Check out the comments thread at Daily Kos. The left (I hope Im right in choosing the term left over liberal… a diminishing distinction) has found a jugular in East Asia to leech on while the wound is fresh.

    Common Post:

    Oh, and I’m waiting for a pundit to point out that the number of Americans missing and feared dead is approaching the death total from the WTC…connect that to Bush’s slow response…connect that to weak leader.
    Americans are cynical. You’ve got to show them; not tell them. This is an opportunity to SHOW them that Bush is a weaker leader than they think.

    I know these people dont pray, but if they did Id speculate it would be about poor Bush PR rather than poor dead east asians.

    Keep those donations going to MoveON!

  11. Tyler says:

    Melissa makes a good point. Private organizations that set up relief funds are privy to fiscal chicanery, as weve seen with the Red Cross. Having said that, I am in favor of private organizations over government bureaucracies for obvious reasons.

    My problem with the Rand Institute, however, is that theres no sense of perspective (especially historical perspective) in their OP-ED piece. For Gods sake, these people still think the Marshall Plan was a bad idea, born of altruism rather than pragmatism. Their argument that relief is inherently altruistic is flat out wrong. Sometimes a country must make a cost/benefit analysis; would it be more cost-effective to have a major, developing part of the world ravaged by the effects of a tsunami than to spend a very small percentage of tax revenue on relief and rescue efforts?

    Im against doling out money willy-nilly in order to help foreign economies because this action rarely works. But when a region important to U.S. interests is ravaged by war or natural disasters, and when Americans are suffering in this region, I believe the pragmatic thing to do is help out. Plus, couldnt the Rand Institute have titled their piece something more nuanced than U.S. Should Not Help Tsunami Victims? Jesus.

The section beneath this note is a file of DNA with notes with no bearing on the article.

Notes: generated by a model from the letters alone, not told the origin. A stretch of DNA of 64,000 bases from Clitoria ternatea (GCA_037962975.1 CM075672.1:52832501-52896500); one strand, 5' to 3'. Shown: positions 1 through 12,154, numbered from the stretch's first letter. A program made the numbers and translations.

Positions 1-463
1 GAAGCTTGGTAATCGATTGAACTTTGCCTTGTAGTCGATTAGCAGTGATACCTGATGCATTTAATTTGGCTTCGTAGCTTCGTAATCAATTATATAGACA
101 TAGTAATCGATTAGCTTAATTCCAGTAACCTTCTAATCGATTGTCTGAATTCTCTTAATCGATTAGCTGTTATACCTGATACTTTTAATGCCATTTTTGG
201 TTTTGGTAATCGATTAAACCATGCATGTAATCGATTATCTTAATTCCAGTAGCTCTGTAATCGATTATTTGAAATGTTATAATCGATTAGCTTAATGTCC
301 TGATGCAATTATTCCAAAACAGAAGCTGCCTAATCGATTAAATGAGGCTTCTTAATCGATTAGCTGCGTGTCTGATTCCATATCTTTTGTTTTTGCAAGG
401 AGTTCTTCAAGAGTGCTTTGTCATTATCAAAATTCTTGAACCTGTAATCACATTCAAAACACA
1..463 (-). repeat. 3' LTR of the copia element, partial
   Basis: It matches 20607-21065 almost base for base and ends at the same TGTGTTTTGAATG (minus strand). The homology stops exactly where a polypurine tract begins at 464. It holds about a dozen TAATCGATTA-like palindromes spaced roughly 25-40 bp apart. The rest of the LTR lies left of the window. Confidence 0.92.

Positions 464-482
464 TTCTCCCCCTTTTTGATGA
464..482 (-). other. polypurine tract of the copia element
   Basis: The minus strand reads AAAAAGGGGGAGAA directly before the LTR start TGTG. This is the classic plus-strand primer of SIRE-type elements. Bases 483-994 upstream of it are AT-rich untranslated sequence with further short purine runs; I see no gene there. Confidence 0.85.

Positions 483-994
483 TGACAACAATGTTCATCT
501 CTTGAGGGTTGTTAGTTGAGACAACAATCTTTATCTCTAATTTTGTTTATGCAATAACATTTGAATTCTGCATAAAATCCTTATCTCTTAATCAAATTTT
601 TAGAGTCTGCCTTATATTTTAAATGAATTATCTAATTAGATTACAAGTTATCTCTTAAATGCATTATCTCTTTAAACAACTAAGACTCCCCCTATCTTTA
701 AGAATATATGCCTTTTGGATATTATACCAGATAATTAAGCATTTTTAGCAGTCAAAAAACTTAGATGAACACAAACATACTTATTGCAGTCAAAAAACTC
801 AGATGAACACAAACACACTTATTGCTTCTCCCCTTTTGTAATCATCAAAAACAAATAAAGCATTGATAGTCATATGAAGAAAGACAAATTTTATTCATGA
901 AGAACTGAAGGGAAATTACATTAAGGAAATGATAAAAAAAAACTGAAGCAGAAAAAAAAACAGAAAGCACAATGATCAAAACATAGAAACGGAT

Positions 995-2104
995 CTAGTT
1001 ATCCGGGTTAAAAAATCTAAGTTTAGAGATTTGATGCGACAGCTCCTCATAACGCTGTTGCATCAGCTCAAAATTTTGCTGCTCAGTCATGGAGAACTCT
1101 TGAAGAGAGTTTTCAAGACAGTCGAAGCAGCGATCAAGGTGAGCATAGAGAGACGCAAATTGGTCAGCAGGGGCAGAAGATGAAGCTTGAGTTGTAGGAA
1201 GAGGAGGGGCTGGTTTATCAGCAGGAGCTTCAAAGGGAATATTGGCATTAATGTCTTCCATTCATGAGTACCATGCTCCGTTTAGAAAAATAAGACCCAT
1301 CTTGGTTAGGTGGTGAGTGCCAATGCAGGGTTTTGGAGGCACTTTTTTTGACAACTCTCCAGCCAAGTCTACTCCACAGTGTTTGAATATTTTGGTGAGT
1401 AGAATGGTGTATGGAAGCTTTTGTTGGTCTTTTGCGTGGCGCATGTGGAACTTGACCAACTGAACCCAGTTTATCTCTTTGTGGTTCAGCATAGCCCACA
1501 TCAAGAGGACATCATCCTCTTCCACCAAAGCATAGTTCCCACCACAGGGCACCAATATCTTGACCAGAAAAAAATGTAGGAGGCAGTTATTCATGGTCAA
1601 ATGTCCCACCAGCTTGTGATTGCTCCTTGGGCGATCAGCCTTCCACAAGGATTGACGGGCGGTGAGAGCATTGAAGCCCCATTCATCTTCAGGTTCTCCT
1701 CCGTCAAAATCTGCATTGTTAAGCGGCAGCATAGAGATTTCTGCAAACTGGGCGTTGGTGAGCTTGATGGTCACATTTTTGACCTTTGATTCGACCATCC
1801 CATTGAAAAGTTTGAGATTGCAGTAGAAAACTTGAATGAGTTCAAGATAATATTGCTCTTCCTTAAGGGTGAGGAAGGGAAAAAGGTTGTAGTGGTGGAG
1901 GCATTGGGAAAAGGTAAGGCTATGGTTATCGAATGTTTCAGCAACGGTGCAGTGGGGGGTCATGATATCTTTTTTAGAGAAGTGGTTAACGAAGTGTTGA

12. Melissa says:

    Don’t forget: the American Red Cross doesn’t want any donations unless they’re cash. Because we all trust the Red Cross with our money, and it always gets to where it’s intended.

    Right? Eh, no. It would be more helpful immediately to send forensics, medical professionals, disaster ecologists, and culturally specified professionals to each region to handle the issues of: grief, burial procedures, appropriate food distribution, housing, and health care. Naturally, there are several of these groups that have already mobilized, but the media chooses to focus on the dollar amounts and body counts, instead of what’s already in motion.

  13. Pete says:

    I’d also mention the political payoff, but our quake relief efforts in Iran seem to have been forgotten.

  14. Pete says:

    Yes. Yes. We can AT LEAST concede that giving money to a tsunami ravaged east asia is a good thing.

  15. Timothy says:

    Here’s how I look at it:

    1) The government should not dispense aid.

    2) It is a popular thing for the government to dispense aid.

    3) Therefore the government will dispense aid because it seems to be the majority will.

    4) Given that aid will be dispensed, what is the best use of the (hopefully) finite amount of aid to be dispensed and how can this aid be dispensed in a utility maximizing manner?

    It seems to me that helping victims of a natural disaster that altered the rotation of the planet is a fairly worthy thing to do with US aid dollars. Sure, all-private donations would be preferable (hell look at the Amazon donations page), but if the government is going to be in the aid business we can at lease concede that some uses are good.

  16. Pete says:

    Great post Tyler. I can’t believe they actually have an Op-Ed titled “U.S. Should Not Help Tsunami Victims.” I know it’s coming from an anti-tax angle, but is it really any different from liberals bemoaning money spent rebuilding schools in Iraq when “our own schools are inadequately funded?” I’m not big on state sponsored humanitarianism either, but let’s show a little fucking discretion eh’. 100,000 (or more) people are dead.

Sorry, the comment form is closed at this time.